The Ocean Course at Kiawah Island
South Carolina, United States of America

Twelfth hole 390 yards; Another 50 yard wide fairway greets the golfer but again, it’s best not to miss it. The approach is from a downhill lie and the ball wants to bleed to the right and into the canal that borders the green. Conversely, the humps and hollows around the green also ensure that a player who bails away from the water will face a tricky up and down. The exacting nature of this target makes it the lowest handicap hole on the side.

An ideal drive leaves this nervy 150 yard approach shot to the 12th green.

The downhill nature of the approach shot to the 12th green is evident from this view.

Thirteenth hole, 405 yards; A classic Cape hole that doglegs right along the marsh. The long green is a full 41 paces deep and narrows in the back. Brave is the man who can throw a ball to the back hole locations.Given that the green is open in front, a low runner is often worth considering. This hole can play anywhere from 350 yards to 470 yards while still preserving the angles of play and is a particular favorite of Dye’s.

This view from behind the 13th green highlights the features of this classic Cape hole.


Fourteenth hole, 160 yards; The authors’ favorite one shot hole on the east coast between the 17th at Seminole and the 17th at Merion. The saying at Rye Golf Club is applicable with this modified version of a Redan: the key shot is the second one!

The one shot 14th green complex slopes away on all sides and possesses Redan characteristics. It proved to be most vexing during the Ryder Cup matches.

Like Rye GC in England, the author’s favorite time to play the course is in the fall and winter months. The 14th remains postcard perfect on a winter’s day and a brisk breeze only adds to the fun.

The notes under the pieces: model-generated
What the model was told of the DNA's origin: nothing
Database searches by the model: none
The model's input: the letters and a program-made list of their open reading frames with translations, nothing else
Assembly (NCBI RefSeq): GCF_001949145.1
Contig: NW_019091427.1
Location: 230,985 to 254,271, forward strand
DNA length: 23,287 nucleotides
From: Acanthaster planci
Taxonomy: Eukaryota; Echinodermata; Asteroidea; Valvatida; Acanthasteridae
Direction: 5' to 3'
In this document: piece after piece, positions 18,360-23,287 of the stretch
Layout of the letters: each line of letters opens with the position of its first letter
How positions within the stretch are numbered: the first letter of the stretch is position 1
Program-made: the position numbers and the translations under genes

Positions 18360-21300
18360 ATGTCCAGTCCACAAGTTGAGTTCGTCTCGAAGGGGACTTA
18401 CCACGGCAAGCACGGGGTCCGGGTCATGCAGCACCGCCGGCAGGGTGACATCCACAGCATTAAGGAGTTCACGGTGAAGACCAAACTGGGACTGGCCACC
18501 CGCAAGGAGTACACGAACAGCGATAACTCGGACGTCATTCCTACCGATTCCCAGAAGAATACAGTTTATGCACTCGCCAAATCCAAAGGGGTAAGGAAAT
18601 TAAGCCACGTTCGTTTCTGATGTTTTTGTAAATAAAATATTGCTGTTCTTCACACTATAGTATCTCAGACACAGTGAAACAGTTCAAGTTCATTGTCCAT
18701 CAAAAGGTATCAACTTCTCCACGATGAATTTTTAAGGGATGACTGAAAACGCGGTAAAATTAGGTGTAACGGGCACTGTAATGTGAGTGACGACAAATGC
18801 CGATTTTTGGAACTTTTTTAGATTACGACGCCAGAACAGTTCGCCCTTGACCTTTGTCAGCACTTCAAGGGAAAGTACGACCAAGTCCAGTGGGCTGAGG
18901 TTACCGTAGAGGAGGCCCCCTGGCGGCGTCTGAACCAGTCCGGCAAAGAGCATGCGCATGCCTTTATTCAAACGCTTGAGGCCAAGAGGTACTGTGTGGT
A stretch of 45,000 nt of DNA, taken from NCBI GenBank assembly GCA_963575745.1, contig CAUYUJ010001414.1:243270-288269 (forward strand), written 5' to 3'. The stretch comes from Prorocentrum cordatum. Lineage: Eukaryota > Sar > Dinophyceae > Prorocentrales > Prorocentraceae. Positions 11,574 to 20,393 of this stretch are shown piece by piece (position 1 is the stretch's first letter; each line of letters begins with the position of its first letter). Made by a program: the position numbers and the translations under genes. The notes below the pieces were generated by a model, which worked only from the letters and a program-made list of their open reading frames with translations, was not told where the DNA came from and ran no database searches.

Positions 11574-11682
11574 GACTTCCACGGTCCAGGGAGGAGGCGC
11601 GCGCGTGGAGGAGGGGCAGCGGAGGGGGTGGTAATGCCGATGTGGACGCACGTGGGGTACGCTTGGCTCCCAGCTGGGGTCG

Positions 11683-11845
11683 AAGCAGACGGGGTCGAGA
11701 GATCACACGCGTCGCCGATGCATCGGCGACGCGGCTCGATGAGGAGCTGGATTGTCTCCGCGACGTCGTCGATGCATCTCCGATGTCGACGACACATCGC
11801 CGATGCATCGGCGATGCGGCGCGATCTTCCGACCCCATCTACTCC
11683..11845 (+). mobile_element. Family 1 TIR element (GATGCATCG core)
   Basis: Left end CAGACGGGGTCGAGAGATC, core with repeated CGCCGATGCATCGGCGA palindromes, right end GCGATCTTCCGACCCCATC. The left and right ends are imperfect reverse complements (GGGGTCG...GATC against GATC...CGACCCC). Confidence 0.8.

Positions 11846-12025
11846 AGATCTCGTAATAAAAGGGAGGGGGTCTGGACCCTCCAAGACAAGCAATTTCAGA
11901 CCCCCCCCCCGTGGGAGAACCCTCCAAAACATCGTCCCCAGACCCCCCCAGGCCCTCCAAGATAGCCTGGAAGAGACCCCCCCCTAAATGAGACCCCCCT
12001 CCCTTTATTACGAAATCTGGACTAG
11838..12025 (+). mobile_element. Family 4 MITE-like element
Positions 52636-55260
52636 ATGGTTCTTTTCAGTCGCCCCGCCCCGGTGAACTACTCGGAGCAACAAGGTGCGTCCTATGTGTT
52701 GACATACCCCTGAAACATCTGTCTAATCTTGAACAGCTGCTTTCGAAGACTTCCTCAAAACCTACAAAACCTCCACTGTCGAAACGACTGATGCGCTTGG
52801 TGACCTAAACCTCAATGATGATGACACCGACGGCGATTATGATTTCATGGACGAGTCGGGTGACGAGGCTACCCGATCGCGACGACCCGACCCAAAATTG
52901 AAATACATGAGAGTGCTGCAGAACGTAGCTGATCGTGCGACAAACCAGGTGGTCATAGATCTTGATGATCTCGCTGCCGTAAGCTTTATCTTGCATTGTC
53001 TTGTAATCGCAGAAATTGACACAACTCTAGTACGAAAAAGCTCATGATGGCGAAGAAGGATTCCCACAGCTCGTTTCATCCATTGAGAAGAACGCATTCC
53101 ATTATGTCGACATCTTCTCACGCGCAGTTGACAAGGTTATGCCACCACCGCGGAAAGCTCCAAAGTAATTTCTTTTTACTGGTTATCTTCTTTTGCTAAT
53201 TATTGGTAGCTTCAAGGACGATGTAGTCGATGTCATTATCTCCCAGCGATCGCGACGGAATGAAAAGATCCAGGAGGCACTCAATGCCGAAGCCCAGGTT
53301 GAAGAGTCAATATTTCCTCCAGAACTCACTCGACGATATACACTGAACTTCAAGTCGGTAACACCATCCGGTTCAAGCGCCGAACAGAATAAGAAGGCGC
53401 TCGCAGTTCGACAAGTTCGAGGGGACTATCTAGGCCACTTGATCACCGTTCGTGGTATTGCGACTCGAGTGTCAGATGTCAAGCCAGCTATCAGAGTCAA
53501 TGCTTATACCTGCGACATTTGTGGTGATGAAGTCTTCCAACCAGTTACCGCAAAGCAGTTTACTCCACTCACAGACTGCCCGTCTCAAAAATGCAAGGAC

Sixteenth hole, 530 yards; This hole’s elasticity captures part of the course’s appeal. One day, the author hit a driver, three wood, one iron and barely reached the green in regulation. The next day he was over the back with a driver and three wood! In either wind, the hole plays equally well and Dye deserves credit for building such flexibility into many of the holes.Such an example of the ever changing playing conditions is but one reason why courses built near the water must be considered supreme to inland courses.

The 16th fairway is massive in width but only by staying on the higher, right side will the golfer a) gain a clear view for his second shot and b) enjoy the best angle into the green should the hole be downwind. A fine example of how Dye makes a hole playable for all yet exacting for the better golfer.

The scale of the hazards sometimes dwarf the golfer, such as here at the 16th where this ten foot deep greenside bunker keeps the golfer honest in how he plays the hole. How refreshing to find a three shotter that stands up to the advances of technology.

Seventeenth hole, 190 yards; At the Battle of Ypres, Sir John French noted, ‘It slowly dawned on me that they were using heavier artillery than we were.’ Many golfers share a similar feeling when they stand on the 17th tee.While the author prefers the more original 5th and 14th holes as one shotters, there is no denying that this is the course’s most famous hole.

Though a nail biter of a forced carry especially when the wind is about, the green is on an angle to the tee. The best ‘misses’ are (of course) dry which suggests either a quick pull left or long over the green, neither of which Mark Calceveccia was able to do in 1991.

As seen above, a tee ball short left of the green leaves a straightforward up and down for par.

18th hole, 400 yards; Not many courses can claim two of Dye’s finest finishing holes!Originally, Dye was forced to stay clear of the dune line so he nestled the green forty yards inland among some manufactured dunes. This is the green site where the Langer/Irwin Ryder Cup match famously concluded. In 2002, though, working closely with the Environmental Protection Agency, the Resort and Dye gained permission to move the green site to where Dye had always wanted it: along the main dune line. Though the original green site is no more, both of these finishing holes could be considered among Dye’s best as they are/were both natural and restrained, unlike the Home holes at Whistling Straits, Crooked Stick and Firethorne.